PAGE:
It’s easy to preach about “the principle of the matter” until you realize that if you were truly 100% against the idea of a publisher trying to keep control of its product after it’s been sold, you would have stopped buying games as soon as they added serial keys. The truth is that everybody draws a line at some point, and you shouldn’t hate us for drawing our lines a bit farther down the road than you.

In short, if you don’t buy the game, that’s fine. Just don’t patronize those of us who do.


Trapped Dead! ep. 1 p. 2

Here’s part 2 of episode 1 of our zombie conga line smacking adventures:

I can actually attack now! Except mostly not really, because the amount of ammo they gave me is so miniscule compared to the massive number of zombies we fight that I left most of the killing to Jarenth and his mighty baseball bat.

This game could have benefited from more weapon ammunition, at least in multiplayer. Perhaps even the infinite stockpiles you find in Left 4 Dead 2. I know it’s supposed to be about tense survival, but when you expect us to kill that many zombies it’s a bit unreasonable to expect the professor to use such few bullets.

In single player you control both characters simultaneously, so it makes sense to hold the professor back and only use him in emergencies. But in multiplayer, each player controls one character. So whoever gets stuck as the professor (i.e. me) is going to get bored.

Then again, examining the ways this game could be improved is like analyzing Duke Nukem Forever. Where does one even start?

For any who are curious, Jarenth is posting each episode on BSOA as well. Here’s the link for today.


Let’s Play Trapped Dead! ep. 1 p. 1

Well, here’s my third attempt at a Let’s Play.

My first attempt was playing Unreal with a friend of mine watching and co-hosting. It sucked. I learned a few lessons there: don’t choose a game you don’t know will be interesting to watch, don’t use Livestream Procaster to record footage for an LP, etc. We went on for awhile before we concluded that nobody gave a shit. Oh well. Count your losses and move on.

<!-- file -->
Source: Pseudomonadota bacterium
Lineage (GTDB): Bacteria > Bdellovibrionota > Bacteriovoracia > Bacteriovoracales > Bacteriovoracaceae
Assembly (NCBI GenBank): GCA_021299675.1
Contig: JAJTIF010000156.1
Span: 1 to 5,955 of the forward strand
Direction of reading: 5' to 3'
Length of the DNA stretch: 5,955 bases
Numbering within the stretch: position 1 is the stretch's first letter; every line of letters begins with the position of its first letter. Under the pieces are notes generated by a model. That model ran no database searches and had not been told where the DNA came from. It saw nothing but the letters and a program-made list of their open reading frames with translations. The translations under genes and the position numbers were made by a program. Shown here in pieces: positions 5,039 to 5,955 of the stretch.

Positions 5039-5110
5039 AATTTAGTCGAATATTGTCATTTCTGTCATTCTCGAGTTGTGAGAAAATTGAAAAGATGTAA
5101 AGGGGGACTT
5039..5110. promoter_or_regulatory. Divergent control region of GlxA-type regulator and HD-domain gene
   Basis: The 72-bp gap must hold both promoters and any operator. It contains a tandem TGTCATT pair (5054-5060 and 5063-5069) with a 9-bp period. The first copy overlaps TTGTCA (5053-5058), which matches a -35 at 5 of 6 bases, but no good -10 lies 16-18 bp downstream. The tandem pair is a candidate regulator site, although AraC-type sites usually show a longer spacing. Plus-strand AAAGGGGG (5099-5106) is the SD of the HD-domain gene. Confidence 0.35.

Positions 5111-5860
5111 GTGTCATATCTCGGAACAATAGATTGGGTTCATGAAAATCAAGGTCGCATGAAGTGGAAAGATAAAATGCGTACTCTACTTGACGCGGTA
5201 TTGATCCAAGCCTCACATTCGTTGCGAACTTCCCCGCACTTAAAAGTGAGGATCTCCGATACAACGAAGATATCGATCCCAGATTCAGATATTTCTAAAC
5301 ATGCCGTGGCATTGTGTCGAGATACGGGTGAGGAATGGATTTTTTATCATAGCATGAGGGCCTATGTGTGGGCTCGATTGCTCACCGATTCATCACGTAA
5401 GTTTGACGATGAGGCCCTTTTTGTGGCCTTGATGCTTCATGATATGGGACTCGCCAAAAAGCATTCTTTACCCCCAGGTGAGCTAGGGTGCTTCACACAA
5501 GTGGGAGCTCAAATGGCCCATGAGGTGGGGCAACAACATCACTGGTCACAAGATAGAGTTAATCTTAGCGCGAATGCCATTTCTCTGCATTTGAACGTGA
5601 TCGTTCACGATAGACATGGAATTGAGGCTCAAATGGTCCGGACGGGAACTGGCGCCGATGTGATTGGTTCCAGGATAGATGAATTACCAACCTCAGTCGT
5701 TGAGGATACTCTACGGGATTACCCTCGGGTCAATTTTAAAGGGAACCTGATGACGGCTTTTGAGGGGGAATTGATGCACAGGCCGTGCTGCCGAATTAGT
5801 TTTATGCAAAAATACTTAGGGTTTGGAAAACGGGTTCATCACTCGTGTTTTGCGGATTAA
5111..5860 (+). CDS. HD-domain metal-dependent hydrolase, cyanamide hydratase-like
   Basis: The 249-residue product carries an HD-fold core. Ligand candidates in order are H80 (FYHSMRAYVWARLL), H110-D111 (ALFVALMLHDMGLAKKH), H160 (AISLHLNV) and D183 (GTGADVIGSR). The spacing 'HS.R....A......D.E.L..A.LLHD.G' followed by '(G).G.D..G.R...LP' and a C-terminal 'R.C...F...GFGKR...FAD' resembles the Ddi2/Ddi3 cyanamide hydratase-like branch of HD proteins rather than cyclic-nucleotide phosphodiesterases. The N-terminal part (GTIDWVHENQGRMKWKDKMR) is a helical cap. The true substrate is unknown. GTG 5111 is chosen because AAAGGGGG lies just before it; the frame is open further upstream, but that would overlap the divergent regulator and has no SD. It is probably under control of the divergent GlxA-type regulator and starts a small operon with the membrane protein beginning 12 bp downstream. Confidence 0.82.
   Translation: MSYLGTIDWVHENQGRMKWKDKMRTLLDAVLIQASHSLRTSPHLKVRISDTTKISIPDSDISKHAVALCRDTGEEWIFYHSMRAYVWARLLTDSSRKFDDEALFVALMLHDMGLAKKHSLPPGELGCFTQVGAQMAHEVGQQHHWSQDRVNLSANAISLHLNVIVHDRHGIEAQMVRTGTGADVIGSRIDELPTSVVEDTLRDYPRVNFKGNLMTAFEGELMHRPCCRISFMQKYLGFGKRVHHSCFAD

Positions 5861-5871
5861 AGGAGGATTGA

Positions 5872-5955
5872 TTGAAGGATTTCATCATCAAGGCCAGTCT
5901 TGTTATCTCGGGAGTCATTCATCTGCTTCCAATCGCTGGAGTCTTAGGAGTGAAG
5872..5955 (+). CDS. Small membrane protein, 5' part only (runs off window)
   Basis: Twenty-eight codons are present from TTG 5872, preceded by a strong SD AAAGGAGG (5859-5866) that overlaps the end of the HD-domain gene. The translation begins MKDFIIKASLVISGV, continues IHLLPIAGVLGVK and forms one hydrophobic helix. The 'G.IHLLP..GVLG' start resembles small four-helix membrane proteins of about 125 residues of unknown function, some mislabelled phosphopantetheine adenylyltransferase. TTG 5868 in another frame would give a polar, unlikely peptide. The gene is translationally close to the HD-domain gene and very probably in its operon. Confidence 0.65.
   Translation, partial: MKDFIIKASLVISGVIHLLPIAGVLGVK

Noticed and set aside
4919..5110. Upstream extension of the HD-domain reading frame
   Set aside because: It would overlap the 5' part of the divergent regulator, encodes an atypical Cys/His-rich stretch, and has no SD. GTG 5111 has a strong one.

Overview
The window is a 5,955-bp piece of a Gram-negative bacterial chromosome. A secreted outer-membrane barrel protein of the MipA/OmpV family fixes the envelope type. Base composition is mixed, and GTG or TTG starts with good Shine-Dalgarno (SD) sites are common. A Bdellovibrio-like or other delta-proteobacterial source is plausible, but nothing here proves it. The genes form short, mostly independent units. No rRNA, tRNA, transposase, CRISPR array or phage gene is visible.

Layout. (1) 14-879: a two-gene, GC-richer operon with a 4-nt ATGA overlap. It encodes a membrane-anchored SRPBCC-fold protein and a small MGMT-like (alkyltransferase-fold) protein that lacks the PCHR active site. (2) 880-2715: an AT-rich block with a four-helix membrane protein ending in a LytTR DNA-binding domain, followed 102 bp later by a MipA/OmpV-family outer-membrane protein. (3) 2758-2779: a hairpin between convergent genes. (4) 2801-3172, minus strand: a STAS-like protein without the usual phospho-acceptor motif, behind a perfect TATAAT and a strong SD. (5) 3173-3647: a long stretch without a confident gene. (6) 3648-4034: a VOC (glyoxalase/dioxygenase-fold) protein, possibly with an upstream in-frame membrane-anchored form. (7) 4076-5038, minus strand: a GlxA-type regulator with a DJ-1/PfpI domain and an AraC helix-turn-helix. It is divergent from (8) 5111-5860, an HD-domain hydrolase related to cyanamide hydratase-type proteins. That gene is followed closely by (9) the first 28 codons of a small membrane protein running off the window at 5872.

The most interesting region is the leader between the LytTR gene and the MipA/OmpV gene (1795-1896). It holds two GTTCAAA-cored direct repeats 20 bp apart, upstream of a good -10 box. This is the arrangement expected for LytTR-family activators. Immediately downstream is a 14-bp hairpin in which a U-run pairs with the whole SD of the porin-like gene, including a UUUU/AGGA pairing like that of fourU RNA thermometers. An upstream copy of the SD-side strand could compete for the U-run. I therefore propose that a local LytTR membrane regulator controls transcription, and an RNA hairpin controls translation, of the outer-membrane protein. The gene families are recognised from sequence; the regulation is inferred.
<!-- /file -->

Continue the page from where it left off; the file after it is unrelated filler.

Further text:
My second attempt was Magicka with three friends playing cooperatively with me and co-commentating. It had better potential, but also sucked. More lessons I learned: make sure to include audio from both the game and Ventrilo, and more importantly, don’t make an LP with people who just want to play the game and don’t really give a shit about making an LP that’s entertaining for other people to watch. We only made one episode before we tossed that idea aside.

Now I’m playing Trapped Dead with buddy and fellow internet blogger person Jarenth from Blue Screen of Awesome. It has in-game audio and our voices, we both deliver commentary and hopefully funny banter, and we’re playing a game that we found downright fascinating in an eerie sort of way.

Trapped Dead is an absolute mess. In single player it’s a tedious, frustrating mess; in multiplayer it’s a hilarious, bewildering mess. The control scheme is bafflingly unintuitive, and every input command has an obnoxious delay. In single player you have to play as carefully as possible to overcome these issues, which makes the game akin to pulling teeth. In coop, however, the challenge is alleviated by giving you an infinite number of respawns, turning the game into Zombie Conga Line Smacker 2011.

More episodes should be coming in the next few days. Helpful comments and criticisms are appreciated as always. And since everyone on Youtube tells me to subscribe all the time, I guess I should tell you the same.